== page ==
“The Workingmen’s Colony”: Labor Conflict and Historic Preservation in Campbell, Ohio

In August, I visited the town of Campbell, a former hub of Ohio’s steel industry. Youngstown Sheet & Tube Company established operations there in 1902, on the banks of the Mahoning River. Originally called East Youngstown, the city was renamed in 1926 for industrialist James Campbell, then chairman of Youngstown Sheet & Tube.

Of particular interest to me were the company homes that Youngstown Sheet & Tube built for workers after a 1916 regional strike for wage increases, many of which stand today. In this post, I’ll discuss the historical context in which the homes were built as well as the practical and ideological concerns that shaped their design. I’ll also briefly discuss how the deindustrialization of the Mahoning Valley has impacted the community and the challenges that the Campbell development faces today.

“The Natural Ending of an Intolerable Situation”: The Strike of 1915-16

WWI resulted in increased production in Ohio’s steel mills by late 1915, and unskilled steelworkers–who were often working grueling 12-hour shifts, 6 days a week–were struggling to live on meager wages (19.5 cents/hour for an unskilled steelworker). The influx of new residents had also strained local infrastructure, and workers and their families endured cramped, unsanitary, and unsafe living conditions.

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The January 18, 1916 edition of The Day Book

By early January of the following year, 16,000 Mahoning Valley steelworkers were on strike. Tensions between the steel company guards–who were hired to protect the mills and the employees who continued to work in them–and strikers in East Youngstown escalated on January 7, 1916, when, as the Mayor of East Youngstown later testified, guards lined up on the public bridge that linked the town to the steelworks and fired into a crowd of strikers and their supporters, killing three people: George Get (23), Robert Davis (24), who was struck by a stray bullet while working as a brakeman on the Pittsburgh and Lake Erie Railroad, and an unknown worker.

In response to the violence, strikers broke into the company administration building and started a fire. For the next 12 hours, strikers burned and looted nearly 100 blocks of business and residences. The arrival of 2,100 members of the National Guard the following day and offers of wage increases from steel company managers ended the uprising, and days later, the strikers returned to work for 22 cents/hour. As part of a grand jury investigation, several steel companies–including Youngstown Sheet & Steel–were charged with conspiring to fix the wages of common laborers in the steel industry (but these charges were later dismissed).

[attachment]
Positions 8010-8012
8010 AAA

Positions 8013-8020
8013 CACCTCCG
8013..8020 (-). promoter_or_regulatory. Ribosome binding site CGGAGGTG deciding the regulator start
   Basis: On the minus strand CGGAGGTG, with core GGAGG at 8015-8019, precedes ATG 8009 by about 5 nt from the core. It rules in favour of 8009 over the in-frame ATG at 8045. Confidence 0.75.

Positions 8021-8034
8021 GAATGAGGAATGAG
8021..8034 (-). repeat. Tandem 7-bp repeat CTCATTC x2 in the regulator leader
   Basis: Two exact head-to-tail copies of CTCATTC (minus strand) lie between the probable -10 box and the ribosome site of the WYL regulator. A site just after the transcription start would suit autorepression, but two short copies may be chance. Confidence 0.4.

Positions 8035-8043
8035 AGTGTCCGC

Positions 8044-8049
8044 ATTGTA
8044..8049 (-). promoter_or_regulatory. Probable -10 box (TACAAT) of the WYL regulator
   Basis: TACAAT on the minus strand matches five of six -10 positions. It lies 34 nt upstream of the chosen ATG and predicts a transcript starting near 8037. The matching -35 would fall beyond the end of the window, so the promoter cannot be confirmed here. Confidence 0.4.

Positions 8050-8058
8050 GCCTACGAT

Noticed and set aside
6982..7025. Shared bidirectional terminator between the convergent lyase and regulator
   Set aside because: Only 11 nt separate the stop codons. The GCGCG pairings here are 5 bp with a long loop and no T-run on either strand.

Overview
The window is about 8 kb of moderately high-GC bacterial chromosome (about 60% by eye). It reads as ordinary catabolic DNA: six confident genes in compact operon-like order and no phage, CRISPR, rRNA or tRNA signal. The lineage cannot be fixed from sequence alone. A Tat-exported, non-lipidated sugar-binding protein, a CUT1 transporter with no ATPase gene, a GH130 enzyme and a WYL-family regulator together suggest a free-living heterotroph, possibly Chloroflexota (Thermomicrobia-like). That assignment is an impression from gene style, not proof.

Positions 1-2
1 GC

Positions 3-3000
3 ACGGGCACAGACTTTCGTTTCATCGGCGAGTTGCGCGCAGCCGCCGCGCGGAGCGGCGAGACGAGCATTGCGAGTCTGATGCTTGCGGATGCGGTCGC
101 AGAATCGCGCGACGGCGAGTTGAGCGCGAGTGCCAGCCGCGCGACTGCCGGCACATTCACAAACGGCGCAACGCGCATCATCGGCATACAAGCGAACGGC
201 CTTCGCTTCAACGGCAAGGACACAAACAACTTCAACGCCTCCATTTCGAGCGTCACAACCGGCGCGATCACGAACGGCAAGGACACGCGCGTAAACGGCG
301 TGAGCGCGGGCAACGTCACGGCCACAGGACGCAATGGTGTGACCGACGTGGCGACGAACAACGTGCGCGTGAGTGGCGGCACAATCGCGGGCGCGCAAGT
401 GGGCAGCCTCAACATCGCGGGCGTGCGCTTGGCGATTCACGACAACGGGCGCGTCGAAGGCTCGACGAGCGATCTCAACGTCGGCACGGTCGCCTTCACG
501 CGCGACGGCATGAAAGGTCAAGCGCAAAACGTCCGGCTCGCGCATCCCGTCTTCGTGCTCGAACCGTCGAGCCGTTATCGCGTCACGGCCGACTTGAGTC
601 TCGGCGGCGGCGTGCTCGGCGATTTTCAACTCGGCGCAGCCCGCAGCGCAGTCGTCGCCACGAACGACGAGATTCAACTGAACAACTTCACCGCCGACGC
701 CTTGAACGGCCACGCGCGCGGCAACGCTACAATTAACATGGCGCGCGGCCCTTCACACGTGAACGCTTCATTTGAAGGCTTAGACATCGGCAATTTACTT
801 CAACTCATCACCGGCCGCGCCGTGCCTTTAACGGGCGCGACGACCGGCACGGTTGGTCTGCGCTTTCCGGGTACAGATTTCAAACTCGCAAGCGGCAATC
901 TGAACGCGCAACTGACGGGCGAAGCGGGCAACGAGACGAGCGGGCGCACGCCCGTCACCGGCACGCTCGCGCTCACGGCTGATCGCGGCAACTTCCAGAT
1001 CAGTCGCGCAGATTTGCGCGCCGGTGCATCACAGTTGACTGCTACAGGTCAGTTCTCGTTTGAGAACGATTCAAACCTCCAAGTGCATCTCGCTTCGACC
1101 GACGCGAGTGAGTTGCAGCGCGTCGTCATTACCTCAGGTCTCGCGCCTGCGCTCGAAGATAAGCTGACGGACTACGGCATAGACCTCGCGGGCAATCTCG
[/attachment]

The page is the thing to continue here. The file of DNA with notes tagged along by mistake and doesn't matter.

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A member of the Ohio National Guard and a member of the Youngstown Fire Apparatus stand amidst the post-riot destruction in this image from the Youngstown Sheet & Tube Audiovisual Archives

Using Housing to Provide For and Control the Workforce

After the strike, Youngstown Sheet & Tube addressed the issue of substandard living conditions for its employees by building a “workingman’s colony” in Campbell. They also built three other housing developments–two in nearby Struthers and one in Youngstown–for different segments of the worker population; the Campbell development was built specifically to house foreign-born and African American workers.

An October 1918 article in The American Architect describes the plans for the development in detail, noting the company’s goal of  “providing everything intellectually, spiritually, socially, and for the material needs of the colony”. The architects, Conzelman, Herding and Boyd, a St. Louis architecture, engineering, and planning firm, wanted to give the neighborhood a “countrylike character” while also reinforcing the importance of the family unit for recent immigrants by separating families and making units small to prevent the common practice of taking in boarders. The public square was the focal point of the neighborhood, with a ‘community house’, a gymnasium, and a school set off to the side. The main playground was near the school and there were several smaller playgrounds throughout the development.

At the time, the ‘colony’ was unique in its construction, consisting of pre-cast concrete units for one, two, and three families, and in the amenities it offered residents. Each unit had electricity, indoor plumbing (with a laundry and shower in the basement so workers could clean up before entering the living spaces of the house), and a small garden in back.  The walls dividing units were 8 inches thick.